Best Comics of 2008




Lynda Barry’s What It Is.


In the comic book world, everyone is offering up their list of the best book of 2008. My own list is necessarily partial and personal, and there are some books that look great which I haven’t read yet, like the new issue of Kramer’s Ergot. But with all these provisos in mind, my list  would include:


What It Is by Lynda Barry (Drawn and Quarterly). A book about creativity which is also an outburst of creativity:  an organic, breathing book, as thick with life as a jungle. Many of the pages do have a jungle-like feel thanks to Barry’s collage method (pasting her art on old school projects done decades ago by school kids) and her tropism for bright colors. Instructive yet completely free of any lecturing tone of superiority, Barry teaches us that art is play, that play is an essential part of mental health, that we all have multiple personalities, and that memories are living things within us. Bringing all the threads together we can say: Creativity is mentally healthy play that brings to the surfaces the personalities and memories that live within us.  


Breakdowns: Portrait of the Artist as a Young %@&*! by Art Spiegelman (Pantheon). Two books in one:  the first half is a memoir by Spiegelman of his youth and early career, how he encountered comics as a kid and fell into the underground movement; the second half a reprinting of Spiegelman’s best comics from the 1970s, mostly done in an experimental and formalist mode.  The two sections are tightly linked: the memoir is not just a story of personal growth but also a deeply theoretical reflection on the link between comics and childhood, memory and creativity (in ways that echo Lynda Barry’s ideas). The formalist comics have been hugely, although quietly influential, teaching a generation of cartoonist the pleasures of dismantling the inherited forms (word balloons, panels) and putting them together in new ways. Without Spiegelman’s formalist forays, it’s hard to imagine the careers of Richard McGuire or Chris Ware. There is also a hidden cord that ties Spiegelman with Alan Moore: Spiegelman’s turned the comics page into a tightly packed puzzle, so that the true meaning of strip involves paying attention to every panel and connecting the dots. Moore popularized this method in Watchmen, just as Dashiell Hammett found a mass market use for the the manly terseness of Hemingway.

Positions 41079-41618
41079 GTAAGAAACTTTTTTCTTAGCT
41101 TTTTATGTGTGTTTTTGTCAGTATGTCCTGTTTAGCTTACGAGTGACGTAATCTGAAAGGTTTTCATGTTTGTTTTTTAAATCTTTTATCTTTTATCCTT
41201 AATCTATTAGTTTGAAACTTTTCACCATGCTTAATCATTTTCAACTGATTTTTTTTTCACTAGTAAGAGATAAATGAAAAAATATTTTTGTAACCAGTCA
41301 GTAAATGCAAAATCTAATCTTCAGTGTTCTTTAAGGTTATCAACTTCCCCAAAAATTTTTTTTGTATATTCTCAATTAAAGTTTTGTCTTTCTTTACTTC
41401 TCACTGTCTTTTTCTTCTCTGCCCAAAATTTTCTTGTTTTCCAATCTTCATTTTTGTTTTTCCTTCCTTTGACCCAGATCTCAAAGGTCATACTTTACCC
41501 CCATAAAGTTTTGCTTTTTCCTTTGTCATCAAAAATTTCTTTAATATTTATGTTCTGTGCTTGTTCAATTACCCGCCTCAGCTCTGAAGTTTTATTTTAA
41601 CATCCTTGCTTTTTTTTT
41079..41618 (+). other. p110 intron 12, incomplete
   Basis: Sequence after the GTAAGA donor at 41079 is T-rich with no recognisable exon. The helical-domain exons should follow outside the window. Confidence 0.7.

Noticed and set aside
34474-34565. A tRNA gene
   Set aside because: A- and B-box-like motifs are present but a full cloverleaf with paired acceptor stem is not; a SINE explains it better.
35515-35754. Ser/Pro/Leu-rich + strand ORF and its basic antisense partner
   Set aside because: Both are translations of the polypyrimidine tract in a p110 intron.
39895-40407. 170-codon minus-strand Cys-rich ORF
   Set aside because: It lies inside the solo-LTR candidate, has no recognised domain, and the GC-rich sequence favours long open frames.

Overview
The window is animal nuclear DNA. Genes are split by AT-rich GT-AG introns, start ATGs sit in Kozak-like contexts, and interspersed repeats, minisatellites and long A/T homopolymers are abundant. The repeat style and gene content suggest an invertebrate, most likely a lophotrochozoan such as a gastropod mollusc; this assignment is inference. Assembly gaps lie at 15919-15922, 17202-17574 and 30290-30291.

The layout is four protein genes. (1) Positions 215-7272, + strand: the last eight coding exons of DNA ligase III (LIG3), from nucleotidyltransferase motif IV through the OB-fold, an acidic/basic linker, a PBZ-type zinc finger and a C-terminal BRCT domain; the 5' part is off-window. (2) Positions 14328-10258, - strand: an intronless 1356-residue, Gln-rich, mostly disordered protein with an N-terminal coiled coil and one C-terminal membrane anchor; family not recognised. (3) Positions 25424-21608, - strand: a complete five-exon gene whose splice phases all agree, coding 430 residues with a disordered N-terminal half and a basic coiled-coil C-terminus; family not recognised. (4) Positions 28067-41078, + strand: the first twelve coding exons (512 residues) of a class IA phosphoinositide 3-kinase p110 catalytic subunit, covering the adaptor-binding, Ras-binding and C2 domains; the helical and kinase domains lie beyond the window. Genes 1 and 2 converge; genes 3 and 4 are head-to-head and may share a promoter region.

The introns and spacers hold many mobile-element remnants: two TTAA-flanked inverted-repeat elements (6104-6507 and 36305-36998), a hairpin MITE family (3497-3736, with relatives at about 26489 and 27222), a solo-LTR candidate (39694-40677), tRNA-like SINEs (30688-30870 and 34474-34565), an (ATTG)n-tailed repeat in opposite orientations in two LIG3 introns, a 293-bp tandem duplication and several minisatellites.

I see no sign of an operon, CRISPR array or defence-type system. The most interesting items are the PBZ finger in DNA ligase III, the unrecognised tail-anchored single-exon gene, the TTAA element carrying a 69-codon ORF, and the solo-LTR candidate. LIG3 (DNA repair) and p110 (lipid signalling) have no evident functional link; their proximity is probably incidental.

Love and Rockets, volume 3, #1 by Gilbert, Jaime and Mario Hernandez (Fantagraphics). A new iteration of a venerable title. The highlight is Jaime’s appropriation of the superhero genre for a fable about mother-love gone awry. At first the story reads like a light-hearted, affectionate spoof but, as always with Jaime, there are rockets are just a drawing card to invite us into a tale  about love, in this case love gone bad as a mother’s vanity endangers her children’s future. In a parallel move, Gilbert (one one occasion working with Mario) also appropriate old cultural forms (the comic patter of Dean Martin and Jerry Lewis buddy comedies, stereotypical images of Latin Americans) but infuses them with bracing, ironic wit.